In his 1927 biography, “Down the Fairway,” Jones reflected on his experiences with Rosenthal, Adair and Stirling, writing, “[We] had the time of our young lives, traveling all over the country, playing golf almost every day, and being acclaimed as fine young patriots ... And when I heard that our combined efforts had raised upwards of $150,000 for the Red Cross, I couldn’t comprehend it at all. It had been so much fun!”
Participation by prominent professionals, including major champions Walter Hagen and Jim Barnes, in wartime fundraising matches helped erode the common perception of professionals as second-class citizens. Before World War I, golf professionals were prohibited from using the facilities at America’s top courses. It was not until the 1920 U.S. Open at Inverness Club in Toledo, Ohio, that golf professionals were allowed to enter the clubhouse of a host club. The efforts of these golfers reinforced the charitable initiatives of the game and enhanced the sport’s perception in the public consciousness.
The game was also viewed as a means of promoting physical fitness. Athletics were used as a method of training for young men preparing to enlist in the military, as well as a necessary requisite for those already in the service.
A New York Times article from April 1917 suggested that golf was the best activity to ready the country for war: “The great benefit of golf is to bring businessmen out of their offices and fit them for marches and military maneuvers better than any other sport these men could take up.”
In 1918, the War Department endorsed the introduction of the game in military camps, having “conclusive evidence that golf provides a form of recreational activity which plays an important part in counteracting the tension of intensive training.” The USGA urged its Member Clubs and golfers around the country to assist the effort by donating golf clubs, balls and other equipment to the military.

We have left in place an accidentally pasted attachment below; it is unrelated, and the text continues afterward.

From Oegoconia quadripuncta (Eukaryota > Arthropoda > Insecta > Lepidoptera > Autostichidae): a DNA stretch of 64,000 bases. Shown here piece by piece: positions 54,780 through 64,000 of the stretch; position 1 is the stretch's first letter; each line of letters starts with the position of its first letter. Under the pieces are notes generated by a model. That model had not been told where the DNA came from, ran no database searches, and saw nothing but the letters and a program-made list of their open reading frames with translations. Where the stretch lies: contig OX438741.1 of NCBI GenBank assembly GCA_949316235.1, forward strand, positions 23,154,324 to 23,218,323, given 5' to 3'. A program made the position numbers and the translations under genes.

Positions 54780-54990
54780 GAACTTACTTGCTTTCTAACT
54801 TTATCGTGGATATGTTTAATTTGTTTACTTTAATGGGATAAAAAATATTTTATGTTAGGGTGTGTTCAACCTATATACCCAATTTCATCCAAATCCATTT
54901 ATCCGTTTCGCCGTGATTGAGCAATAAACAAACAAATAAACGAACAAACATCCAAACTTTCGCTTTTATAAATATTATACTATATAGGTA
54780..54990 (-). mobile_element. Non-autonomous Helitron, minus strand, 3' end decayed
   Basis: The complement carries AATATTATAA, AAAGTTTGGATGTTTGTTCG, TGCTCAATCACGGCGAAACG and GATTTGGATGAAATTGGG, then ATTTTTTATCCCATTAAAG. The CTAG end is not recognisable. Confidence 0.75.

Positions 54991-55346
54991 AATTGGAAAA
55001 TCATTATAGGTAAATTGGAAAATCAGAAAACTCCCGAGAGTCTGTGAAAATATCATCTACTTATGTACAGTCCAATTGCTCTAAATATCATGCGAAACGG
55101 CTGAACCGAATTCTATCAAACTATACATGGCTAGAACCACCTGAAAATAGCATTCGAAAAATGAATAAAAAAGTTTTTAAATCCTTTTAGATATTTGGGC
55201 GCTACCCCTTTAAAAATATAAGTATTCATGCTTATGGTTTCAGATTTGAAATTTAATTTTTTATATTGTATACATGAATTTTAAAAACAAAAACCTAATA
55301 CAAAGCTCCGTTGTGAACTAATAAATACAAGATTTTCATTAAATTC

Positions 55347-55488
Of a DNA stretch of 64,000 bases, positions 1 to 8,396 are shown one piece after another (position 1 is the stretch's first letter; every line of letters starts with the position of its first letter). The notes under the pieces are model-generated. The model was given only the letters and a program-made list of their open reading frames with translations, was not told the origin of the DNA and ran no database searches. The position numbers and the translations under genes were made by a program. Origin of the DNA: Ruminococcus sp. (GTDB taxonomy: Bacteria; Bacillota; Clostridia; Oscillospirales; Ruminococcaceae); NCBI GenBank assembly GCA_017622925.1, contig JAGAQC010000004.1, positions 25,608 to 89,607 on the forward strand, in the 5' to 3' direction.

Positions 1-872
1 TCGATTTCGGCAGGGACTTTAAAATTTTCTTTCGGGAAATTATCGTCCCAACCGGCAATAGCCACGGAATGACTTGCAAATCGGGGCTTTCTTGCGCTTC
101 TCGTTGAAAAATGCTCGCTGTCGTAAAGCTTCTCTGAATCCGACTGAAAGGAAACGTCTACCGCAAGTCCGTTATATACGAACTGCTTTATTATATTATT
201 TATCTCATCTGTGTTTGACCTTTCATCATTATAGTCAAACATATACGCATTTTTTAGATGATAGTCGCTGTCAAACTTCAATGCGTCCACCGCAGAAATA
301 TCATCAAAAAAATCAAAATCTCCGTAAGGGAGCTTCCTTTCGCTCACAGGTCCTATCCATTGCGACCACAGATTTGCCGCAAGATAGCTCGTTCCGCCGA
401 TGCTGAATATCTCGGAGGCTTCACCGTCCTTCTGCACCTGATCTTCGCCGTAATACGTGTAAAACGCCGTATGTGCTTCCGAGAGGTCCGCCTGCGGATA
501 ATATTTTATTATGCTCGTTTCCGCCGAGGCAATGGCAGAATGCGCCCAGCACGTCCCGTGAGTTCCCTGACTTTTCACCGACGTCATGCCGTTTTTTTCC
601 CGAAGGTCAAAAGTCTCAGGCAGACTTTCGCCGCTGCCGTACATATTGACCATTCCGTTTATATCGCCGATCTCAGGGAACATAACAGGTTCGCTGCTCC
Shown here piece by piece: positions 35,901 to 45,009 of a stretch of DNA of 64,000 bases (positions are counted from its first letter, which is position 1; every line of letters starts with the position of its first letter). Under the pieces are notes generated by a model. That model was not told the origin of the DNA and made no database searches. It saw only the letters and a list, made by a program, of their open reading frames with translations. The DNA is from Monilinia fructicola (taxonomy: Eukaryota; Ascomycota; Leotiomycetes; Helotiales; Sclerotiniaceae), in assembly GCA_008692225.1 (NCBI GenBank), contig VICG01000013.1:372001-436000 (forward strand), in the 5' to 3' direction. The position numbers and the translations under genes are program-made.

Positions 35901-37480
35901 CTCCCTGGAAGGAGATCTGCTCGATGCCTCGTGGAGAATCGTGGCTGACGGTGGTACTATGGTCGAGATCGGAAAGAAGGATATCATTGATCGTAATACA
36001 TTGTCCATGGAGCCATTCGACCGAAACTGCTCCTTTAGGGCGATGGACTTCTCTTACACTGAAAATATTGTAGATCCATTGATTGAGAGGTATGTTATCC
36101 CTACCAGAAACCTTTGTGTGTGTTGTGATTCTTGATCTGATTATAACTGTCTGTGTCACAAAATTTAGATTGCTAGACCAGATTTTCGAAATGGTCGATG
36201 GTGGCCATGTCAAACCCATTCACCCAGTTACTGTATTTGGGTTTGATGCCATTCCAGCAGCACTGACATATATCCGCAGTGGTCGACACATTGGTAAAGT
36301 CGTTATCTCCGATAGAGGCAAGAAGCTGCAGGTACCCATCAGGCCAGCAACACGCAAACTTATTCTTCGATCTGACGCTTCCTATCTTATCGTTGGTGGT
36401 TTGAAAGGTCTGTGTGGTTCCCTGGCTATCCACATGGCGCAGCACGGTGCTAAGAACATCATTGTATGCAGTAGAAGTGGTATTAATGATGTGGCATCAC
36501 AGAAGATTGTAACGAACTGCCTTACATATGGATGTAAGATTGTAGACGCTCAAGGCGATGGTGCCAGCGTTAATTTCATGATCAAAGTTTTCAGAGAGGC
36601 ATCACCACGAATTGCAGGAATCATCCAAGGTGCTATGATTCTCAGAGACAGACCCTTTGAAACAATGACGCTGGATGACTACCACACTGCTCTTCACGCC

Clubs too, did their part, waiving dues for members who enlisted in the armed services and opening their courses to convalescing servicemen. Many clubs also grew vegetables and raised farm animals on their grounds to help alleviate the food shortage. For example, “war gardening” at Winchester (Mass.) Country Club yielded more than 1,000 bushels of potatoes in 1917.
Additionally, the government asked the USGA to coordinate an effort to conserve coal by recommending that clubhouses be closed between December and April. This measure saved approximately 100,000 tons of coal in the winter of 1917-18 to help offset the increased demand brought about by the war.
When Germany signed an armistice with the Allied forces on Nov. 11, 1918, World War I was over. For 1½ years, Americans had endured the trials of conflict; now they were on the brink of dramatic growth and transformation. The aftermath of the war brought sweeping changes in technology, communication, diplomacy, medicine and culture.
On Jan. 24, 1919, the USGA’s Executive Committee voted to resume its championships, scheduling them at the same venues that had been planning to host them in 1917.
An increase in leisure time and a booming economy led to heightened popularity for the game. Participation surged, creating the need to construct hundreds of new courses. Grantland Rice wrote, “With the return of peace, golf not only came back, but returned with the most unprecedented rush and dash of all history.”
Bob Jones emerged as the game’s next hero, transitioning from a teenager eager to help the war effort to the greatest amateur in golf history. Jones would win 13 major championships in his career, culminating in his Grand Slam season of 1930. The excitement that Jones brought to the game, coupled with an era of economic prosperity in post-war America, launched a Golden Age of golf in the United States.
Michael Trostel is a senior content producer for the USGA. Email him at firstname.lastname@example.org.